Just a little story of something that just happened to me. I was plugging in my phone for its night of suckling at the teat of the power grid, when I heard a sickening “snick.” The phone charger wouldn’t fit into the phone any more, seems a little chunk had broken off in there.
First I thought, maybe something is loose, so I wiggled the part, and yup it was loose, too loose. The damn thing was so fragile that one wrong push and it snapped off.
I thought about how much it would cost to get a new phone, and the hassle, and environmental damage and said “fuck this if it is busted at least I can try to fix it.”
I had a little screw driver used to fix glasses that allowed me to open the phone. Once inside I saw the problem. The part of the phone that connects to the charger was a super fragile little web of soldered wires. The part that has to hold the most stress was built as fragile as a feather.
I got out my soldering iron, and a pair of tweezers and CAREFULLY placed the wires over the place they used to be attached, hoping that there would be enough solder on the board to reattach the part.
Careful not to apply too much heat and melt the other tiny ass components (there is no doubt in my mind that some very fancy robot/small children built the insides of my phone as it is very compact in there) I applied heat to each of the 20 some lead, until each one was soldered to the board.
The moment of truth, phone snapped back together, screws put back in, battery snapped in, power button pushed…so far so good the phone turned on.
The real test would come however when I plugged the power charger cord in, would the phone recognize that it was plugged in….SUCCESS! It worked! I fixed my phone, a phone I have had for 3 or so years now, a phone that I have repainted when the paint peeled off the outside, the phone that survived several bike crashes, and now the phone that has survived it’s own poor design.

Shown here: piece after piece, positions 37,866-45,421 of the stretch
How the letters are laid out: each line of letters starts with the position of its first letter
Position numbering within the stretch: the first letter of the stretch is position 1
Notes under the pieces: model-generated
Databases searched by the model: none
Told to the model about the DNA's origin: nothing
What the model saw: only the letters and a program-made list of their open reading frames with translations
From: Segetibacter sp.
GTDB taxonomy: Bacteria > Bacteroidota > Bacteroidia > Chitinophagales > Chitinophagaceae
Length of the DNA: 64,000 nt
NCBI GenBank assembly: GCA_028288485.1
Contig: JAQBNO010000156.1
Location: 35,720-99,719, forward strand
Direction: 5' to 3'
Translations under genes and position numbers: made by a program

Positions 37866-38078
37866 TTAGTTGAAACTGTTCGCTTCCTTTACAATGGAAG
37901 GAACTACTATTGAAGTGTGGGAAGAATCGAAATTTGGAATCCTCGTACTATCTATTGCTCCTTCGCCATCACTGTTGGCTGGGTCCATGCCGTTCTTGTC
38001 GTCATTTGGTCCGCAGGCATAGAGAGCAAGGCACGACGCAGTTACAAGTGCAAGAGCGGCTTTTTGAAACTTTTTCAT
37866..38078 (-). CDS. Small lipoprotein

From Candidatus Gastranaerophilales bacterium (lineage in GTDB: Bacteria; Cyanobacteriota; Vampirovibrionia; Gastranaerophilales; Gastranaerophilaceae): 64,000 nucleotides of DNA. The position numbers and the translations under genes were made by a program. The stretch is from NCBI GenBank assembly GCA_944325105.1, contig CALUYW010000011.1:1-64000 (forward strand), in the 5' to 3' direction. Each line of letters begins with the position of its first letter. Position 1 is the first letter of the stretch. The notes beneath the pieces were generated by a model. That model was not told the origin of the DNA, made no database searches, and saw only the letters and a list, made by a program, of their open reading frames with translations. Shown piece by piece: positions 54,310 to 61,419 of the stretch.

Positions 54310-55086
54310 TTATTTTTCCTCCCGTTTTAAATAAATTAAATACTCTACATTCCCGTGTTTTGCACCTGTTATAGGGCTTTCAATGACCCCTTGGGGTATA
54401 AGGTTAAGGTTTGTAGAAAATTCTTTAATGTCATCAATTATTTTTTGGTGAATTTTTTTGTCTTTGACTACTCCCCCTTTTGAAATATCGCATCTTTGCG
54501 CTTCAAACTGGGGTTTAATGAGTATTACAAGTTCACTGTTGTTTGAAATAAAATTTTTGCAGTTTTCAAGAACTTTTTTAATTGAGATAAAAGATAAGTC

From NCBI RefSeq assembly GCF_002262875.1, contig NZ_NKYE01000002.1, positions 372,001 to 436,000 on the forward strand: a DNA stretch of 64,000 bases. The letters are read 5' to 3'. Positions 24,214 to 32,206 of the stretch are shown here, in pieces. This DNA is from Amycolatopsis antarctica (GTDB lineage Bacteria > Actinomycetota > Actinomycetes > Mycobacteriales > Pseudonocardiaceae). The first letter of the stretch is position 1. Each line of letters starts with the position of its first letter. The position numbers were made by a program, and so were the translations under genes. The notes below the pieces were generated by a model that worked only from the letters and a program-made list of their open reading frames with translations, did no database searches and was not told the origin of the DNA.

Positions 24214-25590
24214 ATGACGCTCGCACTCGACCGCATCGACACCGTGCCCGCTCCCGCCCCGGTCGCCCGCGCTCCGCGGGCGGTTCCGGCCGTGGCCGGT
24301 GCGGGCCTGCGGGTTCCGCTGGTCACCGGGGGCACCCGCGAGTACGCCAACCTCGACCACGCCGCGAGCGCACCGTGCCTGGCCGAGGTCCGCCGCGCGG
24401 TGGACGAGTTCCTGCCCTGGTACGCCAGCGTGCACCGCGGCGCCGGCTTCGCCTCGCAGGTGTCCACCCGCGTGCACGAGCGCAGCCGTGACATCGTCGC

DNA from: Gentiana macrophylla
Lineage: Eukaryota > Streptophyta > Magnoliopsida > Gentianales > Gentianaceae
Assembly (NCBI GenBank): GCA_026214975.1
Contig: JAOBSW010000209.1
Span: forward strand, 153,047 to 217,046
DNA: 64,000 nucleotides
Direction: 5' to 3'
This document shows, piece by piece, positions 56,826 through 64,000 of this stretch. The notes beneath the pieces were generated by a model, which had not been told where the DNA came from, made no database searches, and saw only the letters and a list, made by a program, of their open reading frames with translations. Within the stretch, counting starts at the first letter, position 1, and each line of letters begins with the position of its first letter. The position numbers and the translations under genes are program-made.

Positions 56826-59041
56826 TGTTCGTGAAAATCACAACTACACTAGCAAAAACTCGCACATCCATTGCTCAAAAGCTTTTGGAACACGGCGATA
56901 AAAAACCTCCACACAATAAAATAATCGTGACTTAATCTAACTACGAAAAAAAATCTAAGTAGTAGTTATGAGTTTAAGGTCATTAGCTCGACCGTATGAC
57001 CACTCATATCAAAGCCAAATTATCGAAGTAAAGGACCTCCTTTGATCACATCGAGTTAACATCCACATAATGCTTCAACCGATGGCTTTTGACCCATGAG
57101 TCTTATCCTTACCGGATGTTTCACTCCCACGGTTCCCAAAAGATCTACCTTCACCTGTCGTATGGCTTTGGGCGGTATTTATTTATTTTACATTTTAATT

Never give up, don’t throw it away until you have at least tried to fix it. Don’t be afraid to get in there and mess stuff up, I mean if it is already broken, you can’t make it worse, you might even get lucky and fix it.
I love robots, especially the kind that do science (not so much the kind that rise up to throw off their human overlords). Which is why I was happy to see that robots are being used to do some very interesting science. In an effort to plug gaps in knowledge about key ocean processes, the National Science Foundation (NSF)’s division of ocean sciences has awarded nearly $1 million to scientists at the Scripps Institution of Oceanography in La Jolla, Calif. The Scripps marine scientists will develop a new breed of ocean-probing instruments. Jules Jaffe and Peter Franks will spearhead an effort to design and deploy autonomous underwater explorers, or AUEs. AUEs will trace the fine details of oceanographic processes vital to tiny marine inhabitants. In other words, tiny robots, doing science, deep underwater, awesome.
While oceanographers have been skilled in detailing large-scale ocean processes, a need has emerged to zero in on functions unfolding at smaller scales. By defining localized currents, temperature, salinity, pressure and biological properties, AUEs will offer new and valuable information about a range of ocean phenomena.
“We’re seeing great success in the global use of ocean profiling floats to document large-scale circulation patterns and other physical and chemical attributes of the deep and open seas,” said Phillip Taylor of NSF’s division of ocean sciences. “These innovative AUEs will allow researchers to sample the environments of coastal regions as well, and to better understand how small organisms operate in the complex surroundings of the oceans.”
The miniature robots will aid in obtaining information needed for developing marine protected areas, determining critical nursery habitats for fish and other animals, tracking harmful algae blooms, and monitoring oil spills.